To add to the problems of the textile workers, in 1811 the wheat harvests failed, driving up the price of bread, the staple diet of the poor. Unable to feed their families, there were food riots in Manchester, Oldham, Ashton, Rochdale, Stockport and Macclesfield in 1812. These people did not have the vote, but they nevertheless petitioned the Government for help. This was the response of the Parliamentary Committee which considered their petition:-

“While the Committee fully acknowledge and most deeply lament the great distress of numbers of persons engaged in the cotton manufacture, they are of opinion that no interference of the legislature with the freedom of trade, or with the perfect liberty of every individual to dispose of his time and of his labour in the way and on the terms which he may judge most conducive to his own interest, can take place without violating general principles of the first importance to the prosperity and happiness of the community, without establishing the most pernicious precedent, or without aggravating, after a very short time, the pressure of the general distress, and imposing obstacles against that distress ever being removed.”

In other words the Government refused to intervene, preferring to do nothing, adopting a “laissez-faire” approach, or in modern parlance opting to – “Let the Market decide.”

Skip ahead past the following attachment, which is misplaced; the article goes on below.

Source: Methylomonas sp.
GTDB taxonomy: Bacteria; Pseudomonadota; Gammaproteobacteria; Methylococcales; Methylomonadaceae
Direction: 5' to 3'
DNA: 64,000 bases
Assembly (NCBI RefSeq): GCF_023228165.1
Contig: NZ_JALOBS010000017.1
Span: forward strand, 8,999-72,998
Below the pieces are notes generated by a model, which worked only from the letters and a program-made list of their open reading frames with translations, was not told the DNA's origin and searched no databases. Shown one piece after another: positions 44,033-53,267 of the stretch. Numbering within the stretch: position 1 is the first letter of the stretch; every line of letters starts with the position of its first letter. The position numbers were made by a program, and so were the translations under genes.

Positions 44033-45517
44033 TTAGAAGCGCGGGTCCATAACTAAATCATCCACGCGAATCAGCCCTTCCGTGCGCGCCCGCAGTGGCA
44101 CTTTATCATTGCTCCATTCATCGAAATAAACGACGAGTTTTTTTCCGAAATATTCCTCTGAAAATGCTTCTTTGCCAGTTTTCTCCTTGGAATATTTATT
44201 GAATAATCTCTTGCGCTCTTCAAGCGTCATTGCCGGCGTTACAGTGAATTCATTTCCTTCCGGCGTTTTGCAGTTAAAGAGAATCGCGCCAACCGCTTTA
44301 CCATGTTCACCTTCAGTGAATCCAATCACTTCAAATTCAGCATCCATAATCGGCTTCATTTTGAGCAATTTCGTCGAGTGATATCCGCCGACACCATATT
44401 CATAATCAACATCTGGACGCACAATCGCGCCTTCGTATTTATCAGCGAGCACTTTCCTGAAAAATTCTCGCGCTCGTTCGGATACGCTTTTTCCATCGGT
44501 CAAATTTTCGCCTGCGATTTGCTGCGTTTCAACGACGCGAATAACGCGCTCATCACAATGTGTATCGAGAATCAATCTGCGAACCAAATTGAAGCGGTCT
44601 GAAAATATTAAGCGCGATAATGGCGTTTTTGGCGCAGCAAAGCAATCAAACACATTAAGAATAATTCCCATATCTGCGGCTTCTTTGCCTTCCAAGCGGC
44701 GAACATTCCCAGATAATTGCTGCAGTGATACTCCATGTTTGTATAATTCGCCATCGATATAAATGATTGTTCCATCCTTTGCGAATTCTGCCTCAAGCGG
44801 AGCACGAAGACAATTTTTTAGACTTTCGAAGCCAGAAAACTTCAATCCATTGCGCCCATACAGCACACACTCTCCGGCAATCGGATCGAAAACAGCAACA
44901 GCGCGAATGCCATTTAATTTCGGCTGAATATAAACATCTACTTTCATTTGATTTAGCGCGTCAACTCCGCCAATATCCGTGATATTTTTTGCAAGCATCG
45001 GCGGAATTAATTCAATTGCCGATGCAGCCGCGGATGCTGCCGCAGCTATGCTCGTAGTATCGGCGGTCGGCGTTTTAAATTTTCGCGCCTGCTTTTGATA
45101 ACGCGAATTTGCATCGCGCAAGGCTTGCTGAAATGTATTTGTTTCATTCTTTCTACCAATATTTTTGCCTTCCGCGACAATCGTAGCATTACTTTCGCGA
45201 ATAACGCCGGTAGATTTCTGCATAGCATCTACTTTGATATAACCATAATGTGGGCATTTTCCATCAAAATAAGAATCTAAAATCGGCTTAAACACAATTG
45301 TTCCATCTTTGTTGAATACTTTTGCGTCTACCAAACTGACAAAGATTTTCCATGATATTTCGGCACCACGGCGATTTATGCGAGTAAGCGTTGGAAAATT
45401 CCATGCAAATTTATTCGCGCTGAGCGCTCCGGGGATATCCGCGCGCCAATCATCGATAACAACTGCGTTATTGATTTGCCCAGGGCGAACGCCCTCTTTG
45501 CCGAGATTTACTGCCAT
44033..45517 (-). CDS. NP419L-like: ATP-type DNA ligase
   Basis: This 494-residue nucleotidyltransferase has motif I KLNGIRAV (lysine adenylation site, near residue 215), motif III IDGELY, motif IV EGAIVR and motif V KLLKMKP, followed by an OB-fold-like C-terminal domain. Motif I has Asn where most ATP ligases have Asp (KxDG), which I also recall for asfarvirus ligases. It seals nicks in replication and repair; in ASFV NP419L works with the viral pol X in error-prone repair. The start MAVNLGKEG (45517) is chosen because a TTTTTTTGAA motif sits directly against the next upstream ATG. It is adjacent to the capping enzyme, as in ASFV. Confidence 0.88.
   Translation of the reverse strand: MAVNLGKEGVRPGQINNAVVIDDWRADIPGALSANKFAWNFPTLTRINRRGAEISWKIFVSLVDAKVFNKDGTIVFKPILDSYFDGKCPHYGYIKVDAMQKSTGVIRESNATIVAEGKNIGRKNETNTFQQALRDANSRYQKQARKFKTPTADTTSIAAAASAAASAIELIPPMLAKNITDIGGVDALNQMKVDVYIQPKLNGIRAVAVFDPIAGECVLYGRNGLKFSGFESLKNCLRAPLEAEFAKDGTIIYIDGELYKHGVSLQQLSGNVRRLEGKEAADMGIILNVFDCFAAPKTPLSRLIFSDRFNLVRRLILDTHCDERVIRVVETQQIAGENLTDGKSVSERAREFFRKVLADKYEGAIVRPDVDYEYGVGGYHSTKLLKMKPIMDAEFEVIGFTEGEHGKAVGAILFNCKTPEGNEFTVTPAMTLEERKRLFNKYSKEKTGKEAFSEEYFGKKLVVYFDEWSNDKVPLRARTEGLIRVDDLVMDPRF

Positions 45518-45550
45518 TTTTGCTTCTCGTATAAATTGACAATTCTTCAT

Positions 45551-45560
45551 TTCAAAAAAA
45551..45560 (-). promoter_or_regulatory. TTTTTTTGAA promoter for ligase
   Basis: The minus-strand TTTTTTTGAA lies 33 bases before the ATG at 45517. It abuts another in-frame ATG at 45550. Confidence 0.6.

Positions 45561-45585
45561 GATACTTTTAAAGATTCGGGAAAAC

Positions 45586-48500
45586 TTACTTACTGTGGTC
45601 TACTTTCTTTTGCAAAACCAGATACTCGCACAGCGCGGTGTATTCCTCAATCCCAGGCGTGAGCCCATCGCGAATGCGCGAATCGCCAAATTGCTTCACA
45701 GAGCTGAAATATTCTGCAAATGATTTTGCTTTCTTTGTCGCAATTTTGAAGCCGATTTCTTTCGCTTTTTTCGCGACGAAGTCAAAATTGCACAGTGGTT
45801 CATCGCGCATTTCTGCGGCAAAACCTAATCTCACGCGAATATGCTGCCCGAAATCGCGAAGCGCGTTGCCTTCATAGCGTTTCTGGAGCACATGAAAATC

The Luddite Rebellion as an organised movement was largely over by 1813, but in 1816 (again following a bad harvest and increase in bread prices) the Luddites attacked Heathcote and Boden’s mill in Loughborough. They smashed 53 weaving frames which had cost £6,000. Troops eventually quelled the riot and arrested some of the rioters. For their crimes, six men were executed and another three were transported.

Some historians believe that the Luddite Rebellion was the closest Britain had come to a full scale revolution since the Civil War in 1642, yet it achieved very little, if anything,  in terms of change. It was not until 1833 that the government passed the “Factory Act” prohibiting children under 9 from working. The use of child labour became commonplace in the factories of the Industrial Revolution.  It took until 1888 for Parliament to pass the “Factory and Workshops Act” preventing children under 10 from working.

The Luddites  are now predominantly remembered as “technophobes” and opponents of progress. The word “Luddite” is commonly used as a term of abuse. But before judging the Luddites it’s worth remembering that thousands of men and women were willing to risk their lives for the Luddite cause and that the “progress” they opposed, adversely affected their lives and the lives of their children, and their children’s children. Surely it is the way that technological advancement is implemented that determines whether or not it represents progress?

Perhaps what being a Luddite was really about is best summed up by the journalist, William Cobbett, who wrote at the time:-  

“Society ought not to exist, if not for the benefit of the whole. It is and must be against the law of nature, if it exists for the benefit of the few and for the misery of the many. I say, then, distinctly, that a society, in which the common labourer . . . cannot secure a sufficiency of food and raiment, is a society which ought not to exist; a society contrary to the law of nature; a society whose compact is dissolved.”